If you are curious, you can try using these systems. You will find that there are many deficiencies in their user experience. Although there are many UX problems with these systems, the biggest problem so far is speed. Everything is slow.
Why are they so slow?
Because they are all logically decentralized.
These systems use some variations of the following architectures. I will describe their architecture in the context of encryption and P2P messaging applications:
These systems are based on the idea that if Alice is offline, someone sends her a message, they will send it to Bob, and Bob will store the information on behalf of Alice.
When Alice comes back online, she asks Bob if she missed the message when she was offline (message index).
Unfortunately, Alice does not receive the following guarantees: 1) Bob is currently online; 2) Bob is always online when Alice is offline; 3) Bob actually has a full message index that she missed when she was offline. To solve this problem, Bob can ask his peers if they noticed the message sent to Alice. However, these peers may also be offline, and they may only have incomplete messages.
In this paradigm, it is impossible to guarantee message delivery because it is not clear where the message should be delivered and who should store the message index. When the message recipient comes back online, this also creates a compound problem because the recipient does not know where to find the list of messages or data messages sent to her.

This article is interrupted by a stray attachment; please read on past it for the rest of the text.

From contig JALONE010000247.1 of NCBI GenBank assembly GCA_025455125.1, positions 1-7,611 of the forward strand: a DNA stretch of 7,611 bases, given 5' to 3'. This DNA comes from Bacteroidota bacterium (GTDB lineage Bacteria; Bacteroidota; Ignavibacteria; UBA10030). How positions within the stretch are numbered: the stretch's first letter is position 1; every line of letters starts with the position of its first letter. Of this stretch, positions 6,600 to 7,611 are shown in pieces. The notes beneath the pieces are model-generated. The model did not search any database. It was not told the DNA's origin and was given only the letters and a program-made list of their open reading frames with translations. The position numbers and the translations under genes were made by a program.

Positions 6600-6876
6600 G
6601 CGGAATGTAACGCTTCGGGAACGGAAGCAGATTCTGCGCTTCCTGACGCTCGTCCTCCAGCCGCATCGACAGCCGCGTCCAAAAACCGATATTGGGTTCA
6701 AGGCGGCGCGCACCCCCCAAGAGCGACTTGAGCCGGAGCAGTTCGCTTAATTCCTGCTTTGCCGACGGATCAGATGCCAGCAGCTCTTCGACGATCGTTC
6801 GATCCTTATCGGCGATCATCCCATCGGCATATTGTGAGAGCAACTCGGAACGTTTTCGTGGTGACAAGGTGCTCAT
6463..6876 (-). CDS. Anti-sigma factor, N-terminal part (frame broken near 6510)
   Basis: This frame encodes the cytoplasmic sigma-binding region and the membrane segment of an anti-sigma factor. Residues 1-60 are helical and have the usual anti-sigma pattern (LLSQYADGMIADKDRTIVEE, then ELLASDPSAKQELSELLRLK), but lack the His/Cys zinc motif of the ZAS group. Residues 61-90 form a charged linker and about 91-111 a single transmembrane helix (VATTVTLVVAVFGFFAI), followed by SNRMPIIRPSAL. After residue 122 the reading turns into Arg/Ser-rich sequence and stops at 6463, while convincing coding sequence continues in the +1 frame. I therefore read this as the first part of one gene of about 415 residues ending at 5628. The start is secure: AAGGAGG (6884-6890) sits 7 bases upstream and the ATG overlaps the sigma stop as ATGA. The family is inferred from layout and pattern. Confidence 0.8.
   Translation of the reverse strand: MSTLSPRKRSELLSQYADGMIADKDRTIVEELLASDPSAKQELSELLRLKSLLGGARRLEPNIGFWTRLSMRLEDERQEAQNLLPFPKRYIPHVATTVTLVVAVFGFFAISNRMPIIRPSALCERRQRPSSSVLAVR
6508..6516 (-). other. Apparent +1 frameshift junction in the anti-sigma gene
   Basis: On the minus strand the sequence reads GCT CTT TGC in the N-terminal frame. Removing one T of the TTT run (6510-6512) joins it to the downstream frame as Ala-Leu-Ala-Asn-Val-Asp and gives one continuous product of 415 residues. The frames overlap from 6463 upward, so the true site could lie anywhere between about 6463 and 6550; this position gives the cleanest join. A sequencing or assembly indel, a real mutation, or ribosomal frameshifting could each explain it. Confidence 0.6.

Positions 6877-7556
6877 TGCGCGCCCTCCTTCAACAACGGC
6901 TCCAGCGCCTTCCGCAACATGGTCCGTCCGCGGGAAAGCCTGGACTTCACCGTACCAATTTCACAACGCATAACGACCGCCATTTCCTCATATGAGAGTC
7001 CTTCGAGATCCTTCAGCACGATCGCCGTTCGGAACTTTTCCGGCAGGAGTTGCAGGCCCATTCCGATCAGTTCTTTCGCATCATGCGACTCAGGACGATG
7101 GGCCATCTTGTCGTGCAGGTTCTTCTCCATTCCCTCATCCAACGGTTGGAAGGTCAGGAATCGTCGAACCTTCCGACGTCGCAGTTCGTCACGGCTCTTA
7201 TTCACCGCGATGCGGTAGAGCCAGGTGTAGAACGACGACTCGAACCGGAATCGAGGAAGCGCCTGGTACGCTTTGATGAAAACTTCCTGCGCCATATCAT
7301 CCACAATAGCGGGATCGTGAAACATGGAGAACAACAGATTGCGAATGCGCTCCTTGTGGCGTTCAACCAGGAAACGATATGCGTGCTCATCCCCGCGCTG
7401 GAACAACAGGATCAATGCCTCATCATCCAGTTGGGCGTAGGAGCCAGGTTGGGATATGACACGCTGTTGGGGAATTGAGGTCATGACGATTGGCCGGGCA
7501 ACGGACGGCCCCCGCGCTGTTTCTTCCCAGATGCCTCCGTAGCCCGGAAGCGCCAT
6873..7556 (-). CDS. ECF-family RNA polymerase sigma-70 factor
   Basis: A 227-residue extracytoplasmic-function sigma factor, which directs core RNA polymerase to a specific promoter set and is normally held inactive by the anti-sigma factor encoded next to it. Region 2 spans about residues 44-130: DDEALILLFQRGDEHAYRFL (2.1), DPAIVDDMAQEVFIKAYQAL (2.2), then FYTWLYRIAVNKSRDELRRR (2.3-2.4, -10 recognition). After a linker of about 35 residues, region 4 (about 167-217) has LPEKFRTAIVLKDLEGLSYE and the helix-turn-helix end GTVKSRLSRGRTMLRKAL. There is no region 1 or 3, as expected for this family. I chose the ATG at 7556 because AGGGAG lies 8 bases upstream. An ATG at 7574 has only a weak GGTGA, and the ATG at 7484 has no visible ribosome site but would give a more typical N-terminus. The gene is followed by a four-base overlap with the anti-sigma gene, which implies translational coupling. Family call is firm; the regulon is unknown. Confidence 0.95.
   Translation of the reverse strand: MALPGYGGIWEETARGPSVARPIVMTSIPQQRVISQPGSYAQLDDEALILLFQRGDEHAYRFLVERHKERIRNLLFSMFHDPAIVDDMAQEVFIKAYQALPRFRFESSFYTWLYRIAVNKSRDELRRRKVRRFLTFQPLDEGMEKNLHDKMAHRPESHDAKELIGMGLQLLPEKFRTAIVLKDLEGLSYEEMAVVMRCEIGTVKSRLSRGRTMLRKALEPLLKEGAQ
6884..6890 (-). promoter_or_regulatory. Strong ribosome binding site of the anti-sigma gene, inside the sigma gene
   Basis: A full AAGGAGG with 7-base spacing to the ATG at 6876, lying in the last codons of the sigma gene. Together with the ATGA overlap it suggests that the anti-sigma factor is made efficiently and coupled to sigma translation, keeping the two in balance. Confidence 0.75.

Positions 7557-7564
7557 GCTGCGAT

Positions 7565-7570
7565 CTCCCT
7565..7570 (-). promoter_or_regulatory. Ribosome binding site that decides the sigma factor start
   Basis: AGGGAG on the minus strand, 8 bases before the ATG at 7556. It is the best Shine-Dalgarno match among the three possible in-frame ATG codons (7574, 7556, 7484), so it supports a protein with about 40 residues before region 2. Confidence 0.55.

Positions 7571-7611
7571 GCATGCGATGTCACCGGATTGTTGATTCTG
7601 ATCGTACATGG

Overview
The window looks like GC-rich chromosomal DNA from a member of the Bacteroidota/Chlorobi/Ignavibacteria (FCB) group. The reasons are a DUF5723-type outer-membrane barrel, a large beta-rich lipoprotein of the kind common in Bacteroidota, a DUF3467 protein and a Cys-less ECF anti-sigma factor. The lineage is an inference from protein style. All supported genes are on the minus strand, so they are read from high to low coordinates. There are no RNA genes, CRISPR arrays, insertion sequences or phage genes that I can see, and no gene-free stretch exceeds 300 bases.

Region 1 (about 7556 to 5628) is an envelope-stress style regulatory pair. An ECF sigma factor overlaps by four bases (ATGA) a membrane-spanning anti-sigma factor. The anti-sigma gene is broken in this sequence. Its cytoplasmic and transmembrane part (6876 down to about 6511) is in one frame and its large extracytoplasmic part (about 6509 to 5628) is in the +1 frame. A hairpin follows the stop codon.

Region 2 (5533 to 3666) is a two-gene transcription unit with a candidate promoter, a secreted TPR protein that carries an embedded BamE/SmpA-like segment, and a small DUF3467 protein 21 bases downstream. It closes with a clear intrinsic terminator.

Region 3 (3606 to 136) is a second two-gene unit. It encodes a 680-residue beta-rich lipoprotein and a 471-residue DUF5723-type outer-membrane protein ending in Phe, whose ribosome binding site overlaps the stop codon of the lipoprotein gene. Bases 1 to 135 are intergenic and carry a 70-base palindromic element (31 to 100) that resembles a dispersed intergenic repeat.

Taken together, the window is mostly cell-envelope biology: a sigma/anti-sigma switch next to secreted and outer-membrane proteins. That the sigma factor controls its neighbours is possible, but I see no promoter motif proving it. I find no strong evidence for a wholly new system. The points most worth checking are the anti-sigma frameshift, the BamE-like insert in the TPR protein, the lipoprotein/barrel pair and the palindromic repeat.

Scuttlebutt is a project focused on building a P2P social network that attempts to solve this problem by adopting a two-way friend selection system similar to Facebook. That is, once Alice and Bob become friends, they share each other's friends list so that Bob can index and store the content posted by Alice's friends on behalf of Alice. This requires Alice to notify all her friends, and Bob is her agent, and vice versa. Then, when Alice is offline, her friends post updates, and Alice's friends can send updates to Bob, who can host Alice.
Zeronet and Freenet are more general projects, not just P2P social networks, they use similar models, except for friend models that have no two-way choice. This adds a lot of complexity to the system, which makes it slower. Unlike the Scuttlebutt model, in Scuttlebutt, friends agreed to help define the information path, while Freenet and Zeronet users had to randomly ping other users and ask them about the information they knew. This is the key reason why these systems are so slow.
Let's say that, under certain circumstances, Alice eventually put together the various content indexes that she missed while offline. That is, she knows that Carol sent her a photo and Dave stored the photo at "dave.com/alicepic1.png". How can Alice access the photo if Dave is offline?
These are all issues that need attention. Decentralization of the Internet is difficult.
Logical and architectural (decentralized) centralization
The root cause of all of the above problems is the lack of logical centralized storage and indexing. What is logical centralization storage? To answer this question, it helps to understand the three vectors of decentralization in a distributed system:
>Number of computers in the system
>Number of people who can influence the system